Michael Dugher digs in for a long campaign

In August 1914, at the outbreak of the first world war, many famously thought that the war would be ‘over by christmas’.  As Labour MPs and party members return from summer holidays, there are those who believe that, perhaps in hope rather than expectation, the Tory-Lib Dem government will implode sooner rather than later.  As the government marks its first 100 days in office, there are few signs that the coalition will fall apart quickly.

Whoever wins the Labour leadership will need to observe our opponents through the correct end of the telescope.  The Conservatives may not have won the last election, but they will be far more formidable opponents at the next one.  A major part of the Labour election campaign was to highlight the ‘risk’ posed by the Tories, as a way of rebutting the ‘year of change’ message put forward by David Cameron.  To some extent, this was successful.  The Conservative brand was still toxic in some sections of the electorate and many people were nervous about Cameron.  Focus groups would quote the ‘hug a hoodie’ speech, would reference the ‘cycling to work with the chauffeur-driven car following with the suit and briefcase’ incident and would respond to the question ‘what would David Cameron be if he wasn’t a politician?’ by likening him to a dodgy second-hand car dealer.

But the formation of the Tory-Lib Dem government has changed that.  Lib Dem support gives them more than the parliamentary arithmetic to get over the line and form a working majority.  Crucially, it gives them the benefits of incumbency.  Cameron looks the part.  He is confident (not all of which can be attributed to his expensive education).  His statement on the Saville inquiry showed sensitivity and an adeptness that is formidable.  One Labour-leaning business leader who was part of the UK’s delegation on the Prime Minister’s recent trade visit to India, remarked that Cameron was personable, engaging and impressive.  Cameron’s visit to the United States, despite the US Administration’s huge misgivings in private about Cameron and the Conservatives prior to the election, was always going to result in a decent photo of Obama and Cameron, with predictable reports that the meeting was ‘warm’ and ‘showed a close and strong relationship’ (despite, presumably, the fact that their economic policies are diametrically opposed).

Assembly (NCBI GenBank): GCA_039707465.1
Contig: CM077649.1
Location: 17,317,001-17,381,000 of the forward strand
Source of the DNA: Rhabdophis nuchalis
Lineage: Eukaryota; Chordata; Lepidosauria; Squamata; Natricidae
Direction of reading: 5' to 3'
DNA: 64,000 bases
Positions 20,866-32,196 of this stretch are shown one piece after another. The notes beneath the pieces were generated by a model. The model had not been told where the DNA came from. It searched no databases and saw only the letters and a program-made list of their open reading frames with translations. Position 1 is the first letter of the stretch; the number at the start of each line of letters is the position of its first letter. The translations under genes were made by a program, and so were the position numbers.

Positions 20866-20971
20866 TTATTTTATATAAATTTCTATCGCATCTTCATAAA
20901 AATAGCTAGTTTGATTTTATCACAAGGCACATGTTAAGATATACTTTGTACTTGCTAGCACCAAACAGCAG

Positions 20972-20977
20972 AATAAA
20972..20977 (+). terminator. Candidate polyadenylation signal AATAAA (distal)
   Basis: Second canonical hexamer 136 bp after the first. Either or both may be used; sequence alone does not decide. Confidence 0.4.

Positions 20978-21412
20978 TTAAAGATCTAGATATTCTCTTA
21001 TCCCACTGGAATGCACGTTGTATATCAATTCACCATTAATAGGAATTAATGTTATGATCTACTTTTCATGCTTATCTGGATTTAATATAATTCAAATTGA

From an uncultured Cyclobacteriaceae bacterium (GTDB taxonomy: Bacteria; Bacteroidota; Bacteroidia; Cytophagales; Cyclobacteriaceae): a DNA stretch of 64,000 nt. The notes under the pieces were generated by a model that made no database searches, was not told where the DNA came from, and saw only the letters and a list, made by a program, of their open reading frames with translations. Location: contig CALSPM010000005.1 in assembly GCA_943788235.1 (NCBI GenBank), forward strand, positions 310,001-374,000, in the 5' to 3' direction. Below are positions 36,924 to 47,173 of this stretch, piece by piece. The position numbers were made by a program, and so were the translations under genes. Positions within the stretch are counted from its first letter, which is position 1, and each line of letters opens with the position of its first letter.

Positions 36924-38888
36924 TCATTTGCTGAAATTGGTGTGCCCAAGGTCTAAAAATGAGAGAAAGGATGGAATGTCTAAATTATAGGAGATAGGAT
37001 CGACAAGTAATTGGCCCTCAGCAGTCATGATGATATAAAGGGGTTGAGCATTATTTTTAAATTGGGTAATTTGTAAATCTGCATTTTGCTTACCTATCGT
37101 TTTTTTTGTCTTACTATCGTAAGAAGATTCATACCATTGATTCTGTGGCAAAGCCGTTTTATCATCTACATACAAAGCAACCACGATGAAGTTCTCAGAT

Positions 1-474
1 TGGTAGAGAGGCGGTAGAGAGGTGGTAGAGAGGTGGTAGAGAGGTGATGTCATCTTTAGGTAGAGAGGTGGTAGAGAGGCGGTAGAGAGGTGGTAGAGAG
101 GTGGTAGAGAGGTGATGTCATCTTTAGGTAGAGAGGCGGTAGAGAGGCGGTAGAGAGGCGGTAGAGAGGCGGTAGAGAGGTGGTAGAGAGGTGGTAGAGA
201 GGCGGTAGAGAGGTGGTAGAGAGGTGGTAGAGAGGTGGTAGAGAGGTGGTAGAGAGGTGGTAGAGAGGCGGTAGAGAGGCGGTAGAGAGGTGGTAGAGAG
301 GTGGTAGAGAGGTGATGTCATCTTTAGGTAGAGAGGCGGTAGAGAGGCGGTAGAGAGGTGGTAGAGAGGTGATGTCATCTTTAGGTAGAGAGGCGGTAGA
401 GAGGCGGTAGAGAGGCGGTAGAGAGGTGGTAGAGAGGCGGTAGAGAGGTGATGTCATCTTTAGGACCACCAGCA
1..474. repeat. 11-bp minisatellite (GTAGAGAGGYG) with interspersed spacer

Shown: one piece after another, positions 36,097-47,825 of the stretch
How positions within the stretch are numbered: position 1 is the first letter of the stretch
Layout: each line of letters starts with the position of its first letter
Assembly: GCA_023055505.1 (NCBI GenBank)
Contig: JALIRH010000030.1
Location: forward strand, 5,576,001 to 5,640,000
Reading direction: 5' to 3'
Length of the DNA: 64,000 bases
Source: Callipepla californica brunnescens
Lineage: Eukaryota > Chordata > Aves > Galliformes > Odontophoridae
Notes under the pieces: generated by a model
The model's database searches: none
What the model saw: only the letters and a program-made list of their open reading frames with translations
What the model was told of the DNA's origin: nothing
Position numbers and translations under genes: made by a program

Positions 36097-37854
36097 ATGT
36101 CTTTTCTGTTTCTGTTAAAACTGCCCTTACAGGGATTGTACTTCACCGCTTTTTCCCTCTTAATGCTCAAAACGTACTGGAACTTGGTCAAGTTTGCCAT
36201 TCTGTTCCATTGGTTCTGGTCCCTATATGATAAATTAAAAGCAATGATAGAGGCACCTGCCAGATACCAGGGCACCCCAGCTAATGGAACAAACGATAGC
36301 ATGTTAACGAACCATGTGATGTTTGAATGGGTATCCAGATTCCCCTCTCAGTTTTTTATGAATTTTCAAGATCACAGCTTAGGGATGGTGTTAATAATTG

I suspect that the electorate, at least at this stage before the cuts really bite, are attracted to the notion of people coming together, putting party differences to one side, to govern ‘in the national interest for the good of the country’.  What Cameron and Clegg call the new politics looks, well, new.  Lib Dems are ‘detoxifying’ the Conservative brand for them.  The most regressive budget of modern times was portrayed as ‘fair’ and ‘progressive’.  The salad may be bitter and past its sell by date, but the Lib Dems provide the dressing.

In fact, the Tories are playing the Lib Dems like an orchestra.  Osborne delivers his reactionary and appalling budget, but who is the muppet that reads out the list of cuts? Step forward, Danny Alexander.  The Conservatives have always believed in a sink or swim approach to the economy, but who is the guy that is abandoning British industry in announcement after announcement? One pace forward, Vince Cable.  I don’t believe the cuts and austerity drive have reached the comfortable residents of David Cameron’s Oxfordshire constituency, but it is Nick Clegg who has to shamefully arrive by the back door to visit Sheffield forgemasters in his own city.

And apart from the tactical ineptitude of the Lib Dem leadership, the Tories are using incumbency to maximum effect by changing the rules of the game – something Labour failed to do to our advantage.  When Parliament returns in September, first on the agenda are the proposals for fixed term parliaments and boundary changes.

The Tories have also sold the rights to their DCMS policy to News International, which should keep that section of the media sweet for a few years.

Locally too, incumbency counts.  Despite the heroic efforts of our candidates which meant that we only lost the likes of Sherwood by a handful of votes, the Tories will now be ploughing money and resources into defending such seats.  The places where Labour was able to weather the storm were in constituencies where the sitting MPs had worked them hard for years – in places like Dudley or Edgbaston.  The Conservatives will be doing the same now with their new MPs, so we need to select our candidates early in the marginal seats.

The government is also setting the context.  They Tories are re-writing recent history by claiming they have to act to ‘sort out the mess bequeathed to them by Labour’ in the shape of the deficit.  We have to start standing up for our record before the Conservative propaganda gains even more traction with voters.